Photo by Harry How/Getty Images

Last night, the Oklahoma City Thunder strolled into Los Angeles and literally took care of business as they earned themselves a nine-point victory at the expense of the Lakers.

Going into the game, I had predicted a Purple and Gold win by a narrow margin while one of my friends in attendance with me figured OKC would blow out the home team. Turns out he was closer to reality than I was.

The Lakers dominated the first half with their interior scoring, rebounding and defense that locked down Kevin Durant.

Andrew Bynum was a terror on the interior as he routinely knocked back the God of War, Kendrick Perkins. Indeed, at times the Thunder center looked all but powerless against Bynum as he routinely established post-position and pushed him back into the lane for some scores.

The second half provided a much different proposition mind you. Indeed, the Thunder came out more aggressive in the second half and actually dominated the Lakers on the boards. All of the hustle plays seemed to go the way of OKC. Their interior defense was much better, as Perkins and Collison made an interesting adjustment when defending Bynum: they forced him to turn to his right when shooting the ball. Typically this would mean that he would have to shoot left-handed hook shots, but instead he settled for fall away jumpers. He was fouled on a few of them, but nonetheless, instead of taking shots from inside the paint, he was instead camped out shooting from the outside.

In addition, Kevin Durant spent much of the fourth quarter defending Pau Gasol, and Mike Brown never attacked him. It allowed the former Longhorn to conserve some kind of energy and also get going at the offensive end.

But the biggest reason the Thunder were victorious: Russell Westbrook.

On a night in which he shared the court with Kevin Durant, Kobe Bryant, Pau Gasol and Andrew Bynum, he was unequivocally the best player on the court.

The UCLA product directed traffic and tried to get his players into place against a tough Mike Brown defense that forced the Thunder out of their spots. Indeed, World Peace often forced KD to catch the ball much further out than he is accustomed to, which in turn made it tough for Oklahoma City to execute their offense.

Consequently, Westbrook called his number often in the first half, making a combination of jumpers and getting fouled on his way to the basket. It allowed OKC to remain within striking distance by halftime.

In the second half, Scott Brooks called for Durant to catch the ball a little more on the move where defenses couldn’t focus on him as much. As a result, he ended up with a few open shots near the basket but also attracted the defense his way and was able to make plays for others.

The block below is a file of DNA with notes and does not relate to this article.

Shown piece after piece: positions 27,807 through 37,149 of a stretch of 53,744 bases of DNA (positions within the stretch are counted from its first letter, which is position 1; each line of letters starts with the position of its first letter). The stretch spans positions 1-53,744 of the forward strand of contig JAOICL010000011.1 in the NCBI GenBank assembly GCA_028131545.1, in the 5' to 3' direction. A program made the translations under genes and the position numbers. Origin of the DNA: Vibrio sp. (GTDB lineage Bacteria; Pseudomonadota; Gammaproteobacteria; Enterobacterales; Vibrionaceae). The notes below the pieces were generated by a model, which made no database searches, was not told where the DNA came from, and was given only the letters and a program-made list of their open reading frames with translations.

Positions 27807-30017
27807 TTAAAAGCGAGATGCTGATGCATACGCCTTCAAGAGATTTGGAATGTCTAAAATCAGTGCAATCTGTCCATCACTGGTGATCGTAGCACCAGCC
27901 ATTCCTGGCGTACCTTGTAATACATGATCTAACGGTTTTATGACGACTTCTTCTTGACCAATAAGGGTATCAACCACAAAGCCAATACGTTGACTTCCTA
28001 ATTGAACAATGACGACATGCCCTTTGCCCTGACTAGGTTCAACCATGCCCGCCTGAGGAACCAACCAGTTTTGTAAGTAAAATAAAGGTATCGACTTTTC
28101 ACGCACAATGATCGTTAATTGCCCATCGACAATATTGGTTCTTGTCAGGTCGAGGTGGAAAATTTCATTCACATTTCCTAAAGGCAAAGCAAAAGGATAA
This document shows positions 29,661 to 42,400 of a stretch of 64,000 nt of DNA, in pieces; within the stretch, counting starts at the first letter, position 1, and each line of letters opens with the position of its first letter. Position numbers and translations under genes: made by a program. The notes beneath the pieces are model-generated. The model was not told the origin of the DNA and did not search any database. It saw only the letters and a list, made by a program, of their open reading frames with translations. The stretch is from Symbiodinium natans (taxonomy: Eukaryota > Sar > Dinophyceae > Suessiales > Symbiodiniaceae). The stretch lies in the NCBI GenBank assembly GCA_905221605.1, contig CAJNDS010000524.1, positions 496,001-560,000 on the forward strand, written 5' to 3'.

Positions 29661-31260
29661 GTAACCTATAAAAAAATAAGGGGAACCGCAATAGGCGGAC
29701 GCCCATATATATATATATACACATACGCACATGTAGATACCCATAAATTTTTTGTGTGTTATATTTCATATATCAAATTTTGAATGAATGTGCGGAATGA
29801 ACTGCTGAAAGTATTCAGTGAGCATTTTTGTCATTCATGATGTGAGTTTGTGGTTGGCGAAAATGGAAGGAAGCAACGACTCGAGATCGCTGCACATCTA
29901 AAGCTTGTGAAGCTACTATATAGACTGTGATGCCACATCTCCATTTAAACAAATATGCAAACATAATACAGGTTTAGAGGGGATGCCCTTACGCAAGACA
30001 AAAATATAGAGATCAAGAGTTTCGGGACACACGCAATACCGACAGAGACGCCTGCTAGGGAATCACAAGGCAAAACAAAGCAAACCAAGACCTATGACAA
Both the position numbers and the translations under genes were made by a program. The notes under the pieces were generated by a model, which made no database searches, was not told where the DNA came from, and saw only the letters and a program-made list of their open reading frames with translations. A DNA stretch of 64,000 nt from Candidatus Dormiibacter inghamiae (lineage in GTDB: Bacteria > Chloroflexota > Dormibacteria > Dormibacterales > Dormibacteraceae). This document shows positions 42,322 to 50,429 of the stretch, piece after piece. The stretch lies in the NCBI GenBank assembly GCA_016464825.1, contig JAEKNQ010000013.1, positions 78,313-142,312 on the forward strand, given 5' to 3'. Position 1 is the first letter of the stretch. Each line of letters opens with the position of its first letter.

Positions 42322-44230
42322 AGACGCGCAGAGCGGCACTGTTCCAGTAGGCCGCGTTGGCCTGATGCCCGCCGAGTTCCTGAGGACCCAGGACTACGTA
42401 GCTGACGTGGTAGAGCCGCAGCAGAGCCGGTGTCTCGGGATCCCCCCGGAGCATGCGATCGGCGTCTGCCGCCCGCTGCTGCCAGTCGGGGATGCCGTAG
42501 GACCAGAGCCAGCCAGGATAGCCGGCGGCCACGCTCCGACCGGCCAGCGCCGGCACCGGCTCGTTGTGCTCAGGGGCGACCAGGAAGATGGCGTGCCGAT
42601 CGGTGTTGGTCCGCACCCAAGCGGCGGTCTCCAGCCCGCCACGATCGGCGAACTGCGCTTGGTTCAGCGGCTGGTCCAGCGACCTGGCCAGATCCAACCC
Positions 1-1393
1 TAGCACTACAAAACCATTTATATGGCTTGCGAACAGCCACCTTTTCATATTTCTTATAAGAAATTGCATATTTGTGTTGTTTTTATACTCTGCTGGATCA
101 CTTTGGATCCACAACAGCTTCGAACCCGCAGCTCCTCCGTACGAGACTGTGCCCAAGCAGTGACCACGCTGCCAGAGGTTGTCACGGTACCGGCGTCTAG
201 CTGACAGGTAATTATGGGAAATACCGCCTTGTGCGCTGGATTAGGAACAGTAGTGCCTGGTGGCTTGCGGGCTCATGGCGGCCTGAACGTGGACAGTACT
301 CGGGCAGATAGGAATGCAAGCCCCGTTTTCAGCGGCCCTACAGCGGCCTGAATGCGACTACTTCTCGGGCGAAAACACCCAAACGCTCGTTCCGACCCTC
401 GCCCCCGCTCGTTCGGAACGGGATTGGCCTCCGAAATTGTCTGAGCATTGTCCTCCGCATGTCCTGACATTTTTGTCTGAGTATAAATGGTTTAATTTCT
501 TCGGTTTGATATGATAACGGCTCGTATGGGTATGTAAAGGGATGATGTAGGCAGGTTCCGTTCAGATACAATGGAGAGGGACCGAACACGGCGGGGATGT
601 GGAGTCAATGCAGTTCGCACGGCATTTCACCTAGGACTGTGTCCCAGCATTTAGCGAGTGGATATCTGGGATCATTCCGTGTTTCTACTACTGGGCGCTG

OKC was able to take the lead and put a stranglehold on the Lakers offense, but the home team consistently fought back in the second half. And every time they made a run, Westbrook was right there to respond.

The Oklahoma City Thunder scored 25 fast break points last night, and after watching the game, one might think that Westbrook scored all of them. Once he got into the open court, all he needed was two dribbles and then he would turn on the jets and race by everyone to get to the hoop to score or get fouled. His speed and quickness were unmatched in this contest, but his athleticism allowed him to get to the rim with relative ease and absorb the punishment as if it was nothing.

And yet, his on court brilliance wasn’t relegated to transition basketball, he shined quite brightly in the half court as well. He abused Ramon Sessions, Steve Blake and Metta World Peace both in the pick-and-roll and in isolation situations. It was quite obvious especially in the second half that they didn’t have a chance of guarding him, and he knew it.

The Thunder point guard had it going a little from long-range and thus took a few shots from 16-to-23 feet to keep the defense honest, but also as a form of heat check. He converted 5-of-11 shots from that distance, which helped him get closer to the basket when defenders pressed up on him. He was able to blow by the man guarding him and get into the lane but he was also able to take a few midrange shots.

It became quite obvious by the end of the third quarter that Westbrook was playing at a completely different gear than everybody else. He was faster, stronger and much more determined to get things done than just about every player on the court.

His final line: 36 points, six assists and two steals on 13-for-27 field goal shooting.

RW’s play prompted Jovan Buha of Clipperblog — who was at the game with me — to proclaim that he would probably make 1st team All-NBA. I thought about it and immediately countered that either Paul or Wade would make it before him, but then had to think about it again and came to the conclusion that he was probably right.

His play so far this season has been quite spectacular and watching the Russell Westbrook experience live is just that: quite an experience.

Questions or comments? Feel free to leave them in the comments section or you can contact me by email at [email protected].

One Response